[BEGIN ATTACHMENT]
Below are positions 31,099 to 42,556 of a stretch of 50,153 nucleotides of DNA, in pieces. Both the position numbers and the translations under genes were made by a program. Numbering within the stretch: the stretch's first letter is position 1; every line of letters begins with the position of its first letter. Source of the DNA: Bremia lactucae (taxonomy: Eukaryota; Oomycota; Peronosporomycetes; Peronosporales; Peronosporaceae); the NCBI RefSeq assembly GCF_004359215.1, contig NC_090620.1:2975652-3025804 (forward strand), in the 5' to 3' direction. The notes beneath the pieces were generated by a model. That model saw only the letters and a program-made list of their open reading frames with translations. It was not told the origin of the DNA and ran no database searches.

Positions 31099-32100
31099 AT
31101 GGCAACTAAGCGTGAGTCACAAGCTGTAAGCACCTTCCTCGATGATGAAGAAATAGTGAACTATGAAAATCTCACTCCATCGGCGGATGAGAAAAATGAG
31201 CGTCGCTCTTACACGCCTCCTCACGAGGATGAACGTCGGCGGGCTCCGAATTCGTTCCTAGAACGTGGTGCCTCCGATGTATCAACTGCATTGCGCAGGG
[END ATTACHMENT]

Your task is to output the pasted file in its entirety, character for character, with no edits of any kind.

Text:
Below are positions 31,099 to 42,556 of a stretch of 50,153 nucleotides of DNA, in pieces. Both the position numbers and the translations under genes were made by a program. Numbering within the stretch: the stretch's first letter is position 1; every line of letters begins with the position of its first letter. Source of the DNA: Bremia lactucae (taxonomy: Eukaryota; Oomycota; Peronosporomycetes; Peronosporales; Peronosporaceae); the NCBI RefSeq assembly GCF_004359215.1, contig NC_090620.1:2975652-3025804 (forward strand), in the 5' to 3' direction. The notes beneath the pieces were generated by a model. That model saw only the letters and a program-made list of their open reading frames with translations. It was not told the origin of the DNA and ran no database searches.

Positions 31099-32100
31099 AT
31101 GGCAACTAAGCGTGAGTCACAAGCTGTAAGCACCTTCCTCGATGATGAAGAAATAGTGAACTATGAAAATCTCACTCCATCGGCGGATGAGAAAAATGAG
31201 CGTCGCTCTTACACGCCTCCTCACGAGGATGAACGTCGGCGGGCTCCGAATTCGTTCCTAGAACGTGGTGCCTCCGATGTATCAACTGCATTGCGCAGGG